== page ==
healthy, he’d ridden for two hours

today

without

complaint.

There

wasn’t even a hint of strain across his

face.

Her father would be fine. No doubt

he only wanted her prepared in the

event of his death, but he would be

fine. They had years left with their

only surviving parent. Years.

Unable to shake the chill in her

body, Jaisyn made her way to the

Temple as soon as she returned to the

castle. On her knees before the stone

statue of Lyria, Jaisyn clasped her

hands together and began to pray. She

prayed that her father beat his illness,

that whatever he’d done to secure

their future would be put off by his

new health.

Somewhat

appeased

afterward,

Jaisyn stood and took to her

chambers. Tomorrow, she would

return to the Temple, and ask the

High Priestess to pray with her.

Something was coming their way, and

she was positive she wouldn’t like it.

Chapter 2

Lytheria,

Two weeks later…

The Lytherians were in mourning.

They had just buried their king, as

they had buried his ancestors, in a ring

of fire. His soul would travel to the

heavens where he would be greeted in

the Hall of Lyria by his royal

ancestors. As was tradition, the

Lytherians would remain in dark

clothing for five more days.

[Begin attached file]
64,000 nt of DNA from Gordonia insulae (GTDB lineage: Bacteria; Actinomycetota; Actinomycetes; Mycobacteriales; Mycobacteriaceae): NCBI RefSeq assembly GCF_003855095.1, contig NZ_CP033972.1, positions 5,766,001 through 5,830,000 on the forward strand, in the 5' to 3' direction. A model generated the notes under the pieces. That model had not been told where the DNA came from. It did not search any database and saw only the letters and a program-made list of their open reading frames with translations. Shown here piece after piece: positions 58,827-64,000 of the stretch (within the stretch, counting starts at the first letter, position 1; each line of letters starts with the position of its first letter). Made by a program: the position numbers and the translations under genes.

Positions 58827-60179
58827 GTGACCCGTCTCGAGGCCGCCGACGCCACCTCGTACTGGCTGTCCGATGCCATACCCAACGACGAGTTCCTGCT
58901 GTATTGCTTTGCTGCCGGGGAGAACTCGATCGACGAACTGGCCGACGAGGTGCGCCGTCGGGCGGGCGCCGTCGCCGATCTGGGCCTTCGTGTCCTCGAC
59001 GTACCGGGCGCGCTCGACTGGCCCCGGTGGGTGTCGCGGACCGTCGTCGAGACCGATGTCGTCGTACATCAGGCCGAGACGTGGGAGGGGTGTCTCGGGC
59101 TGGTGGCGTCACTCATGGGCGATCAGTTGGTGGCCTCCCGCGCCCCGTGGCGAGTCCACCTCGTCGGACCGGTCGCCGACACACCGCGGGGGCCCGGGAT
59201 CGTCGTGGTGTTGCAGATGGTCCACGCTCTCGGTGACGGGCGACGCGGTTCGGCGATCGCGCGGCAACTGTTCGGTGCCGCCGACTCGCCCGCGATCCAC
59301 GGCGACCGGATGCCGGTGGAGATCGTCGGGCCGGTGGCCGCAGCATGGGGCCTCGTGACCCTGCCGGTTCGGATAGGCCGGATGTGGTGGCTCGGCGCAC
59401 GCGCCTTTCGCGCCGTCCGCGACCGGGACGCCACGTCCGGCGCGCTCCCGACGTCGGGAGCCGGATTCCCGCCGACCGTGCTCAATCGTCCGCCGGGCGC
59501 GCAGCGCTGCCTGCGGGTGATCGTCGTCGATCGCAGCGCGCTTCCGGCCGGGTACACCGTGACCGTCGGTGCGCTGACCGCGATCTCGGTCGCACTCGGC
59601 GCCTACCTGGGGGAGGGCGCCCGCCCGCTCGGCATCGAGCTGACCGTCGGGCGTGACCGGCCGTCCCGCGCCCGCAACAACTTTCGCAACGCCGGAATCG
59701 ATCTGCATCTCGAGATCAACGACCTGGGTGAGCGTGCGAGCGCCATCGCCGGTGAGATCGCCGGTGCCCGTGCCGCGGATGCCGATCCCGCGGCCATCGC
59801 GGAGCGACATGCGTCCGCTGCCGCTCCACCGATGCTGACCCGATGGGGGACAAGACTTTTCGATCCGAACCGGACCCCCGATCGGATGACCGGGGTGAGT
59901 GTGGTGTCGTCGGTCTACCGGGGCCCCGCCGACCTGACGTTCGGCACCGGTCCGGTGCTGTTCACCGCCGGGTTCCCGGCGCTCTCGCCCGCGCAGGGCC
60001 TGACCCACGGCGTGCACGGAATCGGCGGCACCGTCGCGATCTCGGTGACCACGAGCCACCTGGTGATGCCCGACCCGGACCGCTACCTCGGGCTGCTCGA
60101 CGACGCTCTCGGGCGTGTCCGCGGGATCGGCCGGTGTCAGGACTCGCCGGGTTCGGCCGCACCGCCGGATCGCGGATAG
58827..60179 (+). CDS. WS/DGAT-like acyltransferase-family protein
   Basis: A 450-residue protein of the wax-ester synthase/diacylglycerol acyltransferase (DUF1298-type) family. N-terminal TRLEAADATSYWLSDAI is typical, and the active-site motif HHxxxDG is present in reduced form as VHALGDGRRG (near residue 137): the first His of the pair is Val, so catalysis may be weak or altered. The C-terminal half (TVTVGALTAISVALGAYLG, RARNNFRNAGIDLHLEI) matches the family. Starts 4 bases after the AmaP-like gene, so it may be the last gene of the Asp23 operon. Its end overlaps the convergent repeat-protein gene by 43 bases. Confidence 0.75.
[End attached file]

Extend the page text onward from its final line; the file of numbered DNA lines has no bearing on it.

No more than a week after she’d

given her promise, Wilhelm passed on.

It had been so sudden.

She’d sat next to him at supper the

night before, debating the merits of

the sword versus the battle-ax—he’d

given the scholarly interpretation while

she’d

promoted

the

warrior’s

approach—and he’d been healthy and

happy. Wilhelm had even danced with

the noblewomen and villagers who

took to the floor.

Early that morning, she’d been

awakened to the news that her father

was ill. Jaisyn had rushed to his

chambers, and once there, it had

taken the stone wall to keep her

standing. Instead of the healthy man

she’d eaten with, the person on the

bed was but a shell. His eyes were

sunken, his entire body pale and

wracked with shivers. Though he was

awake, he barely seemed conscious.

The

apothecaries

and

surgeons

gathered had all said the same thing. It

would be a miracle if he survived. He

had not.

Before the first shaft of sunlight

announced dawn, Wilhelm St. Ives,

King of Lytheria, was dead.

His daughters and a few of his loyal

advisers had been with him. When

he’d breathed his last, everyone had

shed tears. Wilhelm had been a good

king. Fair and brilliant, he was a man

of

the

modern

world.

He’d

implemented fairer laws for widows,

cut taxes for those barely earning a

living, punished those who deserved it

regardless of social class or income.

Jaisyn had cried uncontrollably on